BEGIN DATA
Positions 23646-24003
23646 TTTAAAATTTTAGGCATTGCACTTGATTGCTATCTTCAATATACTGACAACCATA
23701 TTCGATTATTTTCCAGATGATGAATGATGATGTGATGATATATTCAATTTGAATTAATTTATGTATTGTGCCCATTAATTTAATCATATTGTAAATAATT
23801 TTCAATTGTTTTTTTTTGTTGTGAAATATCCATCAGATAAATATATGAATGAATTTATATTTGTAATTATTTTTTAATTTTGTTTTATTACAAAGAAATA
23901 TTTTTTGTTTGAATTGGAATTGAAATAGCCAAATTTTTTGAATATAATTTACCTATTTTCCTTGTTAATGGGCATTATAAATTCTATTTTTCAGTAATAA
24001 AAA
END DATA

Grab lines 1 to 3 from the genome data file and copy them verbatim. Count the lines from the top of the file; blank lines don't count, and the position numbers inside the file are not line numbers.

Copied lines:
Positions 23646-24003
23646 TTTAAAATTTTAGGCATTGCACTTGATTGCTATCTTCAATATACTGACAACCATA
23701 TTCGATTATTTTCCAGATGATGAATGATGATGTGATGATATATTCAATTTGAATTAATTTATGTATTGTGCCCATTAATTTAATCATATTGTAAATAATT